Tier 4 | Charging more than 180 kW | Most expensive price per minute |

The plug-in time determines the charging rate and it stays the same even if the price changes during the session. Some supercharger stations have different rates for peak and off-peak hours. You can see the rates and peak times on the vehicle touchscreen’s navigation app.

To ensure fair and efficient charging for all Tesla drivers, Tesla has implemented some policies. The prices included are only for the U.S.

- A
**supercharger idle fee of $0.50 per minute**if you leave your vehicle plugged in after it is fully charged. - A congestion fee of $1.00 per minute if the station is busy and your vehicle’s battery is above 80%.
- A
**grace period of 5 minutes**before these fees apply. - A rate structure for each site that shows the idle and congestion fees, which you can access on the vehicle touchscreen or the Tesla app.

You can also check out our article – Is Supercharging Bad for Tesla Battery?

**How Long does it take to Charge a Tesla?**

The time required to charge a Tesla varies depending on several factors such as the type of charger, the battery size, temperature and condition, the vehicle model, the weather, and the vehicle’s performance and distance. A **Supercharger can fill up the battery in about an hour**, while a Tesla Wall Connector at home can do it in less than 10 hours. A standard household outlet with a Tesla Mobile Connector only adds 3 to 6 miles of driving range per hour of charging, which means some models would need around 5 days to reach full charge.

Tesla has different types of chargers, from Level 1 (AC) chargers that use a normal 120-volt outlet to Level 2 (AC) chargers that use a 240-volt outlet, to DC Fast Chargers or Superchargers that use special stations.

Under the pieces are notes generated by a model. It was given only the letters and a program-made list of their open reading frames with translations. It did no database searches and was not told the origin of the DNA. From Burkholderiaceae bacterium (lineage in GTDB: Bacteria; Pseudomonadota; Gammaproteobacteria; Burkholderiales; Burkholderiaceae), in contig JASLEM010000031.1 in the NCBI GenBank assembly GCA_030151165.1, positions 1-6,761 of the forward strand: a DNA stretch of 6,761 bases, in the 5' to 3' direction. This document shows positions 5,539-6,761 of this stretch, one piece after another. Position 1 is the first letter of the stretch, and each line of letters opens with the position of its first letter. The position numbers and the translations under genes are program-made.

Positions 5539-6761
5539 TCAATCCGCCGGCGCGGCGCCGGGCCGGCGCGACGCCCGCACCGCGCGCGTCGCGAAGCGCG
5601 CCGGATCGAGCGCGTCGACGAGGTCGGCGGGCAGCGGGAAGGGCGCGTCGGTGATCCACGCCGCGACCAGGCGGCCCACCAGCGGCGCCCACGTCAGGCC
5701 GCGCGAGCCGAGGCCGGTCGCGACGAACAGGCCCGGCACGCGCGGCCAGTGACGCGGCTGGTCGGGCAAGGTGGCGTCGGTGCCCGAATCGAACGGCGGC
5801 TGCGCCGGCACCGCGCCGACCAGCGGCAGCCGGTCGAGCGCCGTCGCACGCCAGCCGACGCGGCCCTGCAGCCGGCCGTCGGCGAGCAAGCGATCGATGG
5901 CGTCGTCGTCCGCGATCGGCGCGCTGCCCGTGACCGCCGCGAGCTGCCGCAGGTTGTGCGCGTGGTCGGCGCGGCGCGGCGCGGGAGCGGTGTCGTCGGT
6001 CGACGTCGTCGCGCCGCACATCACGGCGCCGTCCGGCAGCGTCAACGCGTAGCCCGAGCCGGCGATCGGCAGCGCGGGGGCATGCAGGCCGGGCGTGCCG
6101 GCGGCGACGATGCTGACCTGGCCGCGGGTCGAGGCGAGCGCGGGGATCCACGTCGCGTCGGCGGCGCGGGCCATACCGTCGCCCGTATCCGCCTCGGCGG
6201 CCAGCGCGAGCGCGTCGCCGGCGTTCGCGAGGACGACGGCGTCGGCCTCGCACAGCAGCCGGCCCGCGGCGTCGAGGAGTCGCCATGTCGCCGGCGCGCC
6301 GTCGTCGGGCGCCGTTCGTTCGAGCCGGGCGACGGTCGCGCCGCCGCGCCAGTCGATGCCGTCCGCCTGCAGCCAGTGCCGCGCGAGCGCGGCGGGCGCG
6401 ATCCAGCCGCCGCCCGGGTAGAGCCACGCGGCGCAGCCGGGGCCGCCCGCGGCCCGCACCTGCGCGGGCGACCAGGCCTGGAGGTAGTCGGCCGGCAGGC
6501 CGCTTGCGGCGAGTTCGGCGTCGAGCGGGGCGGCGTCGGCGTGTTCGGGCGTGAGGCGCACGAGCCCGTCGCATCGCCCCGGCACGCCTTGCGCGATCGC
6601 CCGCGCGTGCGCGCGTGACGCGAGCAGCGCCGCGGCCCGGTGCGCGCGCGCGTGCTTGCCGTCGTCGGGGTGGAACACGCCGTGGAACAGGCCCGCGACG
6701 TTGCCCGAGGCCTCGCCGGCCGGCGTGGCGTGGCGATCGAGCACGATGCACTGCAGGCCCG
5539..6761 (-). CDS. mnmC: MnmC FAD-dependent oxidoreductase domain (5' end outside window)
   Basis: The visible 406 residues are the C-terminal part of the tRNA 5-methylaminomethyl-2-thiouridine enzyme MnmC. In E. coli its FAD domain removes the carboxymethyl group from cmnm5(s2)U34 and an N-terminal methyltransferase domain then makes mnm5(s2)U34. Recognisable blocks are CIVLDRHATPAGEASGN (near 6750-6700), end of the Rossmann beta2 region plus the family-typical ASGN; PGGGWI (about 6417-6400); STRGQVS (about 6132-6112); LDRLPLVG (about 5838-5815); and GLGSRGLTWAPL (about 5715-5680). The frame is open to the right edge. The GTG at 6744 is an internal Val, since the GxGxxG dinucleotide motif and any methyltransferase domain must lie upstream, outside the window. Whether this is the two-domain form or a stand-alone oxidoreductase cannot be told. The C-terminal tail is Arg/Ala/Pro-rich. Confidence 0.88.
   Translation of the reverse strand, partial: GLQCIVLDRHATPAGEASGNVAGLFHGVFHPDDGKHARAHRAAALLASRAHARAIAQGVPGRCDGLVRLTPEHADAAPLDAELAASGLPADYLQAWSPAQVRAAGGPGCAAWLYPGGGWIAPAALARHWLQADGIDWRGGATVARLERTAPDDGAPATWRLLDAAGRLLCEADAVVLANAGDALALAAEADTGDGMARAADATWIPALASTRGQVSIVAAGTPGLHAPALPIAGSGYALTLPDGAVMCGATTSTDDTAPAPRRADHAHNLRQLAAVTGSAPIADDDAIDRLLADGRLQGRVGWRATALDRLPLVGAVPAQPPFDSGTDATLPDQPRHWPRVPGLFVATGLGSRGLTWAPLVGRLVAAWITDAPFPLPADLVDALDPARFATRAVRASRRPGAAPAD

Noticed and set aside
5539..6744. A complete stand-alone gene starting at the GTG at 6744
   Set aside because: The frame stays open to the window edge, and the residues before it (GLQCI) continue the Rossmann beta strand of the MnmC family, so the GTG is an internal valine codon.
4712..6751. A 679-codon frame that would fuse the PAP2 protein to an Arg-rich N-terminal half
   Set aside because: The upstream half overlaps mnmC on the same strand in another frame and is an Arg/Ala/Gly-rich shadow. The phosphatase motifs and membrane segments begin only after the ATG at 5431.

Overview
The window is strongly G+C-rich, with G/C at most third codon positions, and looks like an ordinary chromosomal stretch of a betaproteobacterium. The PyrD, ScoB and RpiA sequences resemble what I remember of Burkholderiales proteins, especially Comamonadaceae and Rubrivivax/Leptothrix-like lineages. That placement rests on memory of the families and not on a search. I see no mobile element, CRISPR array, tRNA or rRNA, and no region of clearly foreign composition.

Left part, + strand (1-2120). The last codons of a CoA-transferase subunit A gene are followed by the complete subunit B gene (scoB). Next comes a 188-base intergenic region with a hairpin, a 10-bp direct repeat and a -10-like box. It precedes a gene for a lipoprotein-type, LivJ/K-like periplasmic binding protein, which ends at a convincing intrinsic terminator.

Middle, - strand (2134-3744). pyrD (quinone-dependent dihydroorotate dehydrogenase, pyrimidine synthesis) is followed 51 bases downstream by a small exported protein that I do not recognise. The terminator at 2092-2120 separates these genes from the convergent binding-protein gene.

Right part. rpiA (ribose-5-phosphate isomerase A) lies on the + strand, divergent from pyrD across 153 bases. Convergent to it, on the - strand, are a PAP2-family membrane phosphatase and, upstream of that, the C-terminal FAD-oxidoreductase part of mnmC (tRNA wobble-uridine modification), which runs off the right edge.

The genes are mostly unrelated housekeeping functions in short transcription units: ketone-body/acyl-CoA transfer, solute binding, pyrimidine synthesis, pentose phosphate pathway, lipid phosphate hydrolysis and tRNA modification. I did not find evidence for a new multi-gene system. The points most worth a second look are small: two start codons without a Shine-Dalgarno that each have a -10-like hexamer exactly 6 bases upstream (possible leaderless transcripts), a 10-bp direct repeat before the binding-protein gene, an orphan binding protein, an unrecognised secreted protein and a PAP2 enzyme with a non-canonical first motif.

You can also find third-party charging stations on Plugshare.com. Some use J1772 chargers that need an SAE J1772 adapter, and some use 120-volt chargers that need the Mobile Connector. You can keep an adapter bundle in your vehicle to charge from a 240-volt outlet on the road.

Here is a table that compares how fast the different Tesla chargers are:

Charging Hardware | Charging Speed |

Wall Connector | Upto 44 miles/h at 11.5 kW / 48 A |

Mobile Connector | NEMA 5-15 ADAPTER – up to 3 miles/hour |

NEMA 14-50 ADAPTER – up to 30 miles/hour | |

Destination Charger | Upto 44 miles/hour |

Supercharger | 200 miles/15 minutes |

**Also See:** How to Charge Your Non-Tesla EV at a Tesla Supercharger?

### How Much does it Cost to Charge a Tesla Model 3, Model Y, Model X, and S?

The cost of charging a Tesla Model 3, Model X, or Model Y and other models will entirely depend on the electricity rate in your area and the time of the day you charge. Other factors are also explained in the sections above. We assumed the following to estimate the charging costs of various Tesla models in the U.S.:

The car is driven for 36 miles and plugged in for 4 hours on average every day, and the residential electricity rate is $0.169 per kWh. We also used the battery size and range of each model to calculate their efficiency.

To calculate the monthly cost, multiply the Daily Energy Consumption (kWh) × Number of Days in a Month × Electricity Cost per kWh

Here’s a table showcasing how much it costs per month to charge various Tesla models:

Tesla Model | Nominal Battery Capacity | Range (EPA Estimated) | Estimated Efficiency | Approximate Cost of Charging |

Tesla Model 3 RWD | 60 kWh | 272 miles | 4.53miles/kWh | $40.59 |

Tesla Model 3 Long Range AWD | 78.1 kWh | 341 miles | 4.37 miles/kWh | $42.77 |

Tesla Model Y RWD | 60 kWh | 260 miles | 4.33 miles/kWh | $42.57 |

Tesla Model Y Long Range AWD | 78.1 kWh | 310 miles | 3.97 miles/kWh | $45.56 |

Tesla Model Y Performance | 78.1 kWh | 285 miles | 3.65 miles/kWh | $50.56 |

Tesla Model X | 100.0 kWh | 335 miles | 3.35 miles/kWh | $57.85 |

Tesla Model X Plaid | 100.0 kWh | 326 miles | 3.26 miles/kWh | $60.03 |

Tesla Model S | 100.0 kWh | 405 miles | 4.05 miles/kWh | $45.42 |

Tesla Model S Plaid | 100.0 kWh | 359 miles | 3.59 miles/kWh | $50.78 |

**Note:** The actual cost may differ from these figures, as the data will be based on battery capacity, range and the EV model.

To get a more accurate estimate of the cost of charging a Tesla at home based on your location, electricity rate, and driving habits, you can use the Tesla charging calculator on the Tesla website.

To estimate the cost of charging a Tesla at home, you need to consider several factors that affect the charging process. Unlike gas-powered cars, the cost varies depending on the type of charger, the weather, and the battery condition. Keep in mind that cold weather and battery degradation can slow down the charging speed. It is recommended to use a level 2 home charger for optimal results. To learn more about electric vehicle charging, check out our dedicated EV category.